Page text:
Intermezzo: A Love Story
A concert violinist becomes charmed with his daughter's talented piano teacher. When he invites her to go on tour with him, they make beautiful music away from the concert hall as well. He soon leaves his wife so the two can go off together.
One can certainly see why this film made Ingrid Bergman a star in Hollywood. She's luminescent. The movie itself is a pretty turgid and predictable melodrama. Leslie Howard is an actor I seem to either love ("Pygmalion", "The Scarlet Pimpernel") or hate ("The Petrified Forest", "Gone with the Wind"). This movie falls into the hate camp ... he's limp and lifeless as a romantic lead in this flick.
A remake of the Swedish film Intermezzo (1936) which also starred Ingrid Bergman, this is the tale of a concert violinist (Leslie Howard) who falls in love with his daughter's piano teacher (Bergman). She is a talented pianist, they fall madly in love and she becomes his accompanist when he goes on a lengthy European tour. There is of course a tiny problem to this idyllic story, in the form of his wife and children. The film was unbelievable from beginning to end, and it is unlikely to be considered 70 minutes well-spent by those who have had to deal with the wreckage left behind following a partner's infidelity.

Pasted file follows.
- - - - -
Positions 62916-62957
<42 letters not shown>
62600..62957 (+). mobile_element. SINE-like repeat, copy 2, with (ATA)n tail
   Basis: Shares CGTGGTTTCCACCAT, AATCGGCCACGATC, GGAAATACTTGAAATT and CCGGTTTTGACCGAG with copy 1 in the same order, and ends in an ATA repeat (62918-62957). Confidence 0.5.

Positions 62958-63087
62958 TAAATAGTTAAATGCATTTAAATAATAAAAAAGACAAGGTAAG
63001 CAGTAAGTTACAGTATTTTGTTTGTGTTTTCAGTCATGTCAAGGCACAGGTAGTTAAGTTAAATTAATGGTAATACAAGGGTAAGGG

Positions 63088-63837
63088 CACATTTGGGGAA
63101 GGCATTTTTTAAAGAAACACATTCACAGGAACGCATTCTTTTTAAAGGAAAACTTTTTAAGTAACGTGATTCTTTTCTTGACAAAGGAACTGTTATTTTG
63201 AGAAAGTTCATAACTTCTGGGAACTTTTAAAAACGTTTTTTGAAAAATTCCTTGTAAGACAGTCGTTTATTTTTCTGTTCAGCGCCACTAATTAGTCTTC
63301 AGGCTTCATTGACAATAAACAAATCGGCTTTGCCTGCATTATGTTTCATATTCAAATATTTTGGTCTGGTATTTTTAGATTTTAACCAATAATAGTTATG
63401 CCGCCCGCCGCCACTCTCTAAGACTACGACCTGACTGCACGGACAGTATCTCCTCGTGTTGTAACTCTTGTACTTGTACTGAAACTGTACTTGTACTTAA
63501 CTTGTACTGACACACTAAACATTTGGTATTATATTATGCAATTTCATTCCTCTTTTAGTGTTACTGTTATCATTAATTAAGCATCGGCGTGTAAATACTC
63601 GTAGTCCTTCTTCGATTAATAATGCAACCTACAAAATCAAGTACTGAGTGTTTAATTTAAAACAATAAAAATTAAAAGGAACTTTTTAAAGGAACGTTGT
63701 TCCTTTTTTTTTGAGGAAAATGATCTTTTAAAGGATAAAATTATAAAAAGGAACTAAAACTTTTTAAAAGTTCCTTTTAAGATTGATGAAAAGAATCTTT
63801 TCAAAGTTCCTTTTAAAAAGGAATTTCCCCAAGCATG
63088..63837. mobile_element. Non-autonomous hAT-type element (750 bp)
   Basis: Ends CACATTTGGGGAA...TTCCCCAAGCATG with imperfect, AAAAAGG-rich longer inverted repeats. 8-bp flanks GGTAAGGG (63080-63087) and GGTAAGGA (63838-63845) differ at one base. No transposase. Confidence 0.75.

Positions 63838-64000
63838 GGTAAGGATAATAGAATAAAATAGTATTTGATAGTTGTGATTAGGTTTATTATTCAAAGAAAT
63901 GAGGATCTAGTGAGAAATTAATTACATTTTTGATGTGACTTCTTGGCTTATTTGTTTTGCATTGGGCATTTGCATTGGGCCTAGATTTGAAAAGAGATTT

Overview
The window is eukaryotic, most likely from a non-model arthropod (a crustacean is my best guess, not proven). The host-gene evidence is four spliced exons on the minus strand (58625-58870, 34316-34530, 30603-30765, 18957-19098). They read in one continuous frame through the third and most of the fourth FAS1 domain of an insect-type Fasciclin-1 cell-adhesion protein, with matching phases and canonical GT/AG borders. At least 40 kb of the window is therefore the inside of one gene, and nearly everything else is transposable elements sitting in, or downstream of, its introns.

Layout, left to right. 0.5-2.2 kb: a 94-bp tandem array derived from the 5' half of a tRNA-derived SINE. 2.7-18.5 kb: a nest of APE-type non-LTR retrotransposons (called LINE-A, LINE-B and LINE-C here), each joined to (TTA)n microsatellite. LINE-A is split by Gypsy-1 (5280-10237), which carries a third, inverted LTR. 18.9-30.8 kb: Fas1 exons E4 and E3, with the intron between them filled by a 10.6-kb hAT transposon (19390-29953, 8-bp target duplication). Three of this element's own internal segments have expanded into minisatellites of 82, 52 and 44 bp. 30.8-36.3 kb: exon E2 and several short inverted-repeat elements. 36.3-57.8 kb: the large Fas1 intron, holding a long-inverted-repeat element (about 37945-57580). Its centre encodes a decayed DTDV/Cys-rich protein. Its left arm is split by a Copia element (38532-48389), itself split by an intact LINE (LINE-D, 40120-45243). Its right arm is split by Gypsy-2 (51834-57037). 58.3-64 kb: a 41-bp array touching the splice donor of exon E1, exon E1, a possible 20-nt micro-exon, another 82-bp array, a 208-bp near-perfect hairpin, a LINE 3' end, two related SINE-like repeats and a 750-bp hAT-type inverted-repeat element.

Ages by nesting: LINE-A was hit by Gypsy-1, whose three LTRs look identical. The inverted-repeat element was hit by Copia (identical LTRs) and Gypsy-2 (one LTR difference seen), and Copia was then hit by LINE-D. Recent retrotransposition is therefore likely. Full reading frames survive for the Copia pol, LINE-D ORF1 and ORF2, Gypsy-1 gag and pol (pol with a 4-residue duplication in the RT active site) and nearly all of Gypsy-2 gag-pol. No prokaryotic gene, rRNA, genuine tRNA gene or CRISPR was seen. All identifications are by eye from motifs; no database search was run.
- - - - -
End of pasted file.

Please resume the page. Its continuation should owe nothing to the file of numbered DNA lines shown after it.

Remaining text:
[Ingrid Bergman] I watched because it was supposed to be a love story with Ingrid Bergman. While those things were there, I didn't get the story I was expecting. I'm surprised that in 1939 they would make a film with such moral quandaries. It was just a creepy story that I wasn't expecting. I also didn't like the end. Ingrid is delightful as always.
A nice little film. The story is decent, though not exactly captivating. However, they seem to have recognized the limits of the tale and, instead of dragging it out like so many lesser films, this one clocks is at just 70 minutes. It also features some wonderful violin and piano music. And Ingrid Bergman. What a classy dame!